Irrationality versus rationality is a question already removed from this fleshy and fundamental reality. The question rests on logic, which rests on language, which rests on Nothing. Or rather, it rests on a chaos of felt realities, none of them neatly translated into speech. Feelings are not irrational, but rather arrational, or pre-rational.

It’s in the translation of immediate subjectivity where irrationality and rationality are born. They are born as the result of placing or misplacing intuitions that belong to one category (the existential, mythological, symbolic) into the other category (factual, scientific, historic). The narrative and symbolic impulse is fundamental to the human mind, so if a reigning culture doesn't recognize the meaning or value of the mythological, then that impulse will lose its container, roaming through the factual, scientific and historic realm in order to craft irrational narratives. The scientific and factual realm is also not immune to misplacing its intuitions. Popular scientists seem especially prone to weaving narratives about scientific facts while remaining oblivious to the narrative structure of their interpretations.

Ironically, our narrow view of rationality has actually caused irrationality by excluding healthy mythological containers from society (such as rightly interpreted religion). Humans who lose containers for an inherent impulse will then pour that impulse into ill-fitting containers, such as the conspiracy theorist who translates a symbolic feeling of being screwed over by the rich and powerful into a complex narrative framework about lizard people and child sex slaves.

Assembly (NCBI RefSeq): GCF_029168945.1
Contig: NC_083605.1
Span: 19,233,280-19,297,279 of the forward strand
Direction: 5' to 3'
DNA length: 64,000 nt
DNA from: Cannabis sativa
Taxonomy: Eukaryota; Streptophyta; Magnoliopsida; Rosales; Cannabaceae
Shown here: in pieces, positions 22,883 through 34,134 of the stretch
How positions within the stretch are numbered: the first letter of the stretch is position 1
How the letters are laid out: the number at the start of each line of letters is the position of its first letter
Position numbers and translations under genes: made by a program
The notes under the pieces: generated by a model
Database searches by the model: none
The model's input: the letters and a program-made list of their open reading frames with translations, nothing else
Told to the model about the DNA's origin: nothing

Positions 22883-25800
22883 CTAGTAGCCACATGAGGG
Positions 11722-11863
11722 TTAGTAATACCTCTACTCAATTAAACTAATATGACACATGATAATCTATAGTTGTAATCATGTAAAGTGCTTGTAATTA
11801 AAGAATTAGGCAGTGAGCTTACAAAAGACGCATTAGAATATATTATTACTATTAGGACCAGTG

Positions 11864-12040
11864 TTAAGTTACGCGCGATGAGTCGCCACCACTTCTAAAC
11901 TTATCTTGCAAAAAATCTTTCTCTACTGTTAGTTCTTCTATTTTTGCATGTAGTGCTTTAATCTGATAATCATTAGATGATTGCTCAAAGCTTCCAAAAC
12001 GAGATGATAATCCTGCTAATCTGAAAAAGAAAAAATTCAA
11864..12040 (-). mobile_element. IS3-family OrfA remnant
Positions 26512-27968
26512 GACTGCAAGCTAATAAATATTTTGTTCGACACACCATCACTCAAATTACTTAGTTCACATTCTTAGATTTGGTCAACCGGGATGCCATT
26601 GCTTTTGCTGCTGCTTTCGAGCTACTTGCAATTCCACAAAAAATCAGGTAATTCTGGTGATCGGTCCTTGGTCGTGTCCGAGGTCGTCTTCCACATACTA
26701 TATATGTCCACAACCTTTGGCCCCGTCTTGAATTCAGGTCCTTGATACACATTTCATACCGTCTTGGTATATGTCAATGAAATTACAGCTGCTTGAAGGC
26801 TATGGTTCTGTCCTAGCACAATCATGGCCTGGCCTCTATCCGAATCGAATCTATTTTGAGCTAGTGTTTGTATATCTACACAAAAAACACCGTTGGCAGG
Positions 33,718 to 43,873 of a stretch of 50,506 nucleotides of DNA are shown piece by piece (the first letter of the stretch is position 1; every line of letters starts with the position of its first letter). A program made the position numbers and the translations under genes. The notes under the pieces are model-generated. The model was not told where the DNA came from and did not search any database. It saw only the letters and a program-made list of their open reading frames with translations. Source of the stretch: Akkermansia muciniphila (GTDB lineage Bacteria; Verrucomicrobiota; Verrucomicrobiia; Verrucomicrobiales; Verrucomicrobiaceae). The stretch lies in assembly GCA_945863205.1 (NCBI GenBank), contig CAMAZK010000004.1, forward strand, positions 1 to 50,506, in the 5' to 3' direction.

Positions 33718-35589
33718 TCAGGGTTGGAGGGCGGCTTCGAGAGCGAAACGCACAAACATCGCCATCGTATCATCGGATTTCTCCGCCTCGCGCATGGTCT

As humankind evolves towards greater entropy (read: complexity) our definitions will proliferate with our conceptual categories. This is a good thing. Greater complexity can lead to increased clarity and even "rationality" (examples include the proliferation of sexual and gender categories, or the increasing specificity of psychological disorders). But we must be warned against two things:

  1. Even as they help us to organize our thoughts, categories are artificial constructs, unreal in themselves.

  2. Using only one category to organize your reality will lead to either psychological or rational handicaps.

While we delineate categories more clearly, we must remember the paradox that categories themselves are unreal, and constantly interpenetrate with other categories. Science, too, rests on many useful mythologies, such as time, space, and causality, or more overtly interpretive frameworks, such as determinism or materialism. And religion cannot be wholly free of the factual and historical, as a religious person cannot trust the existential and spiritual claims of a founder who distorts history or manipulates facts. But delineating categories can make these endeavors more conscious. Irrational scientists are unaware of their mythologies and irrational religious people take their truth claims literally (this includes the current explosion of popularity of astrology, which has zero scientific credibility). So, categorizing more carefully may allow us to move more consciously through different modes of thinking.

What do you think about rationality and truth? Are we fundamentally rational creatures? What is the highest good concerning truth? Can you think of healthier ways to define rationality? Leave your thoughts in the comments below!